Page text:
Does Green Add Value?

By Greville Pabst - Certified Practising Valuer FAPI FRICS
CEO & Director, WBP Property Valuers

As concern perpetuates regarding the impact of climate change there is a growing shift in social consciousness and government policy towards the adoption of more environmentally sustainable practices and lifestyles.

The contentious topic has swept the globe with many countries establishing regulations to reduce energy emissions. In Australia we are witnessing the emergence of new regulatory policy to develop and enforce national housing energy efficiency standards.

Introduced in 2005, it is now mandatory for all new standard residential houses and apartments to comply with a 5 star energy rating. The national energy efficiency standard, while still relatively flexible, is aimed at reducing household energy emissions which result in the generation of an estimated 14 tonnes of green house gases by the average Australian household each year. Daily household activities such as heating and cooling, lighting and the use of major appliances are all large contributors to the production of greenhouse gases.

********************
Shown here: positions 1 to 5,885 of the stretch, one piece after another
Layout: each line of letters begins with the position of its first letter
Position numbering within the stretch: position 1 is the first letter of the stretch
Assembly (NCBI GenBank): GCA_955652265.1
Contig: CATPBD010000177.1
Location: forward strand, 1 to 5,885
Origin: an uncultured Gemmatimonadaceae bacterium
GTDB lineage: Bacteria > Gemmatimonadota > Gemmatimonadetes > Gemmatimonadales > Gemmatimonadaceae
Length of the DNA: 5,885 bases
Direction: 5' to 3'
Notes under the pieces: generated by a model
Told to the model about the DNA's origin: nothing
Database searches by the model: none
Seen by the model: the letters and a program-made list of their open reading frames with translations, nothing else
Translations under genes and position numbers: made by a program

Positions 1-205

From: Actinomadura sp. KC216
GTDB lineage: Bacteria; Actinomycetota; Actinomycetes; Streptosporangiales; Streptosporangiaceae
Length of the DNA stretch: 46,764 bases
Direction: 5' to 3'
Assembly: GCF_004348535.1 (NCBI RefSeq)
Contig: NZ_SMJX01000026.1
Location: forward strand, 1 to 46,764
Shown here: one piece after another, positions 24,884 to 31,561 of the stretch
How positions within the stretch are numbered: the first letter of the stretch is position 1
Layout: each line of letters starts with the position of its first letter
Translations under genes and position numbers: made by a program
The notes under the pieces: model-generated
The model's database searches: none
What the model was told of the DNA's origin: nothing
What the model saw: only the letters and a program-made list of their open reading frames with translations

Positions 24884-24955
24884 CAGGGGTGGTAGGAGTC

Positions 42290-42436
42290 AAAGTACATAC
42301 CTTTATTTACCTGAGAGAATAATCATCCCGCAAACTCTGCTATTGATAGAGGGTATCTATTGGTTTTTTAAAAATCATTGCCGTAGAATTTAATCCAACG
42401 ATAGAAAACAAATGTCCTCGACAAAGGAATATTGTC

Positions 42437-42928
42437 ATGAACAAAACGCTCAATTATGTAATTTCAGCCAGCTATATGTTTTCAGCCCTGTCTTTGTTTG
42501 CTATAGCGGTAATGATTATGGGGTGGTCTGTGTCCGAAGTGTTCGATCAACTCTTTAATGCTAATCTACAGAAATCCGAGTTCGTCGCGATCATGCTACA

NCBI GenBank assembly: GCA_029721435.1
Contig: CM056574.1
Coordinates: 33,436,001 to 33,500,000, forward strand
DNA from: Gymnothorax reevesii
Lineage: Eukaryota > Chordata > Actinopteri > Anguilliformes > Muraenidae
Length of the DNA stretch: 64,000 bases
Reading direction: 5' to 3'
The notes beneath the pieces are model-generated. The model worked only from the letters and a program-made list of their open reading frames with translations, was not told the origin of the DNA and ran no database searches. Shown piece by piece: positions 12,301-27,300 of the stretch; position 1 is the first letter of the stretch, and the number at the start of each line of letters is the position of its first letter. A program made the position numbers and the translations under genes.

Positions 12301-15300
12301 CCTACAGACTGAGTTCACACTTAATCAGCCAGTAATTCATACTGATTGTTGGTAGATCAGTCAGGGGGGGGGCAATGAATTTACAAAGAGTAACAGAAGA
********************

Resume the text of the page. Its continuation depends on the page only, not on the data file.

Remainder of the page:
To address the issue, the Australian government has launched the Green Loans Program, a nationwide program to assess the sustainability of existing residential homes. The free service involves the review of a property by a qualified assessor who provides an assessment of a household's water and energy use and develops strategies for how the rating can be improved. As part of the Green Loans Program approved applicants are also eligible to receive a $10,000 loan with no interest for a period of up to 4 years, to purchase such green' technologies as water tanks, insulation and solar hot water systems, with the intention of reducing green house gas emissions and water consumption.

Furthermore, on January 1st 2010 the Queensland Government introduced a new regulation which requires sellers of residential property to complete and supply a Sustainability Declaration a two page form which assesses the energy, water, safety and access aspects of a property. This move follows the mandatory disclosure of energy consumption by sellers of residential property in the ACT, established since 1999.

But as similar regulations are introduced in other states how will property values be affected? Does subscription to sustainable trends really save you money and add value to a property? Well, according to an independent study commissioned in 2005 by the DEWHA, property in Australia's Capital Territory demonstrated a notable correlation between the energy efficiency rating of a house and its value.

While the trend towards sustainable housing is still relatively new the link between a property's energy rating and its value will only increase as knowledge and adoption of green' initiatives grows.

WBP is holding Melbourne Property Outlook 2010 on Feb 16. For more information visit www.wbpproperty.com or call 1300 302 581.